Doing a Postdoctoral Fellowship

The first and most critical decision you need to make is whether a postdoctoral fellowship is necessary for the career that you desire. For most research careers, the postdoc is the de facto terminal degree. There are a number of other reasons one might want to consider a postdoctoral fellowship:

  • Opportunity to learn new skills
  • Time to publish and write grants
  • Provides a competitive advantage over other candidates
  • Allows crossover into a new field
  • Time to explore new area of country or world
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  Finding a Postdoctoral Mentor

Don’t just look for advertised positions. Be proactive in finding a postdoctoral mentor that will be a good fit for you. Ask questions of your graduate advisor and colleagues. Introduce yourself to potential mentors at scientific meetings.

In choosing a laboratory, consider:

  • Publication history – number, type of journals
  • Number of past postdocs - where are they now?
  • Number of present postdocs/grad students
  • Is the research topic something that you are passionate about?
  • Is this a group that is moving the field along?
  Questions to be Answered

Plan to visit the laboratory to meet the mentor and current lab members before accepting a position. You need a personal visit to discern whether this is an environment and group of people that you would enjoy being around for several years.

During the interview, you should ascertain:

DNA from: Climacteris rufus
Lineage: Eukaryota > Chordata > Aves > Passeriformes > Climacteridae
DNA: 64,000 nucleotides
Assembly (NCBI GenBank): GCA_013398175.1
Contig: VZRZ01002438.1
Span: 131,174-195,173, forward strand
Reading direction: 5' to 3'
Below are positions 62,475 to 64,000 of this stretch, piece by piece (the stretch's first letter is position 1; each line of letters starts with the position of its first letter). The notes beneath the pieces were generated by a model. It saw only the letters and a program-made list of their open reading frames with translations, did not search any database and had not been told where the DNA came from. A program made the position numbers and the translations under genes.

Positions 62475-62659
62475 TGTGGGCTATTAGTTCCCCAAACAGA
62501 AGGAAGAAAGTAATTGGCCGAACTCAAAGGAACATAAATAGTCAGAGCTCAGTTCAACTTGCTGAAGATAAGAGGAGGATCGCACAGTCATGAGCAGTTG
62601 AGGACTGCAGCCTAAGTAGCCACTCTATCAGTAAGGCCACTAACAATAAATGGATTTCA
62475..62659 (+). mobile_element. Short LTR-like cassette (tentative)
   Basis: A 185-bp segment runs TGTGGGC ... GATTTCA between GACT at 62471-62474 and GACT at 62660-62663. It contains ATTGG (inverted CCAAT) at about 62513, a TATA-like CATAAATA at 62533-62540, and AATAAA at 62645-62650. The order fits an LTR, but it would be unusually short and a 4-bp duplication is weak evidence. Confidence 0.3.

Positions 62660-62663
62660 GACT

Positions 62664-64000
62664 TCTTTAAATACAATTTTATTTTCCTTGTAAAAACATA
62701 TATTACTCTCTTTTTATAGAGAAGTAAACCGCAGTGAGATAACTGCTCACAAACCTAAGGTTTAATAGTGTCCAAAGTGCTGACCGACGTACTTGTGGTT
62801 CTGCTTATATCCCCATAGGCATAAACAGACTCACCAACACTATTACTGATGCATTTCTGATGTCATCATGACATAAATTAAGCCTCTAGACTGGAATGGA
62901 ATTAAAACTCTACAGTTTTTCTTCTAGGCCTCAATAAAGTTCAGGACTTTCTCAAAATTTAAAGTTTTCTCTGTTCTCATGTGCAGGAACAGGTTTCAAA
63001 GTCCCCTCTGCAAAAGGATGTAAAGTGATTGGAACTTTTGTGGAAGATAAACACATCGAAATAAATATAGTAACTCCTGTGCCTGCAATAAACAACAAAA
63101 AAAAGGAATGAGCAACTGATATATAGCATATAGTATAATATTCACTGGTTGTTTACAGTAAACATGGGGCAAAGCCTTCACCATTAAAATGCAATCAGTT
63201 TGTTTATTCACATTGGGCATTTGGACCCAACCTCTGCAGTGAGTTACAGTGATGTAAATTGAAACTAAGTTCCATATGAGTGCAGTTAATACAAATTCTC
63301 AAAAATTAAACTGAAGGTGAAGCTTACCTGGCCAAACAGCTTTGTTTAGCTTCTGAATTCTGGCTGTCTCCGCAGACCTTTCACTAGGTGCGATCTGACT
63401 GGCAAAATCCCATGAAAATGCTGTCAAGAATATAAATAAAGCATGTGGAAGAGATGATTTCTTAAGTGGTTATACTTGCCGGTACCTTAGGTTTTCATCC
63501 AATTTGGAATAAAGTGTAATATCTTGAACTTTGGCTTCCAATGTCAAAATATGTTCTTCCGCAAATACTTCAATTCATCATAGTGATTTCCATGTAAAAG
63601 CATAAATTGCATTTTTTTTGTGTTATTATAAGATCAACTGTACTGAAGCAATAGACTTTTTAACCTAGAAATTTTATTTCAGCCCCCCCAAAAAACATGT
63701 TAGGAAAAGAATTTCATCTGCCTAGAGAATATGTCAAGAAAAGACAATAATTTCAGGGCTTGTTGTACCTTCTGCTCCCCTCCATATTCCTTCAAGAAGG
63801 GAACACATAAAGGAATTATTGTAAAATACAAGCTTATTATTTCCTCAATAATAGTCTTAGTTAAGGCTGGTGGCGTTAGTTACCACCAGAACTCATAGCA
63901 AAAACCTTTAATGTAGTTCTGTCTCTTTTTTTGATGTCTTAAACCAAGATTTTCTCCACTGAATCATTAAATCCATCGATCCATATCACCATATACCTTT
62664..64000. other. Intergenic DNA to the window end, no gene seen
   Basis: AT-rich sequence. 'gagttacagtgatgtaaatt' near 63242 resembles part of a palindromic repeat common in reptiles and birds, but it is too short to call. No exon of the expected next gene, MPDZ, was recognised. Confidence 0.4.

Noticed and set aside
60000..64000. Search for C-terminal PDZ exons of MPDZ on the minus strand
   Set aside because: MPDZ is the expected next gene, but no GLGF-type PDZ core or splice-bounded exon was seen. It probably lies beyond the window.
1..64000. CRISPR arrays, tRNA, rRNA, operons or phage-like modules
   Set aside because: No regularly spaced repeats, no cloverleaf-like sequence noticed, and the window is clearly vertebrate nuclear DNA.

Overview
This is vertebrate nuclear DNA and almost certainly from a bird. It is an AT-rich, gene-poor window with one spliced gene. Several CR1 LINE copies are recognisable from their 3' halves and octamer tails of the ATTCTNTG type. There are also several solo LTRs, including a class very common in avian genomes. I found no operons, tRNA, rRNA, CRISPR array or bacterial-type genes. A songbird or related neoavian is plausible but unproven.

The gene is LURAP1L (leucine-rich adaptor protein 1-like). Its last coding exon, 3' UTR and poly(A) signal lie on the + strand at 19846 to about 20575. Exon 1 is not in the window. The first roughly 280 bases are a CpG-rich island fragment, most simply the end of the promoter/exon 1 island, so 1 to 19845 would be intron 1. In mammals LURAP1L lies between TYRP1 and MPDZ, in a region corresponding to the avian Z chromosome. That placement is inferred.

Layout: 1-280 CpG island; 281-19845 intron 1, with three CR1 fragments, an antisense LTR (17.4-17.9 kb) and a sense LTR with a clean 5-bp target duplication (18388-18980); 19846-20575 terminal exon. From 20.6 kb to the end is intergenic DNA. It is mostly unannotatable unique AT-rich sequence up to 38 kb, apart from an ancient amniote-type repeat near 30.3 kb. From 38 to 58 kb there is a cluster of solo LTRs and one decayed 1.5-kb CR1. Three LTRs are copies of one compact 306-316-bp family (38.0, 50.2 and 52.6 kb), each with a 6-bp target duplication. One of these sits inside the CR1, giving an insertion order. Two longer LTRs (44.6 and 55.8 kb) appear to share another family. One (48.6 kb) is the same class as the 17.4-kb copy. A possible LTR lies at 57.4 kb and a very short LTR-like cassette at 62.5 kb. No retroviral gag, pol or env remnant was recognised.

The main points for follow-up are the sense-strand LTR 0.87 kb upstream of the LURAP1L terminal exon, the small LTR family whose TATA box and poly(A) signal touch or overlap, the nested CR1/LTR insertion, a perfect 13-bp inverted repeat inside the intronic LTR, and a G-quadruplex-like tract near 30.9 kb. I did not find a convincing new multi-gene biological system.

• Current level and sources of funding of the research program
     
  • Facilities/resources available
     
  • Length of guaranteed financial support
     
  • Will you be required/allowed to write a postdoctoral grant proposal?
     
  • Mentor’s expectations for you - what will be your role in the lab?
     
  • Technical assistance for your experiments - student or technician?
     
  • Will the mentor determine the research program or will you have some autonomy?
     
  • Philosophy on taking part of project as your own independent research
     
  • Authorship practices – will you contribute to other papers besides your first author papers?
     
  • Policy on travel to conferences
     
  • Expected work hours
     
  • Are there regular laboratory meetings to review progress and discuss science?
     
  • Does the PI have time for mentoring?
     
  • Is there a postdoc office that provides professional development training?
     
  • Other responsibilities/opportunities
    • Grantwriting
    • Training graduate students
    • Teaching
    • Taking additional classes
  Lifestyle Considerations

Other issues to consider in comparing positions:

  • Spouse/Family Issues
  • Childcare
  • Cost of living
  • Housing assistance
  • Salary and how it is determined
  • Benefits (health, dental, retirement, etc.)
  • Relocation expenses
  • Vacation time
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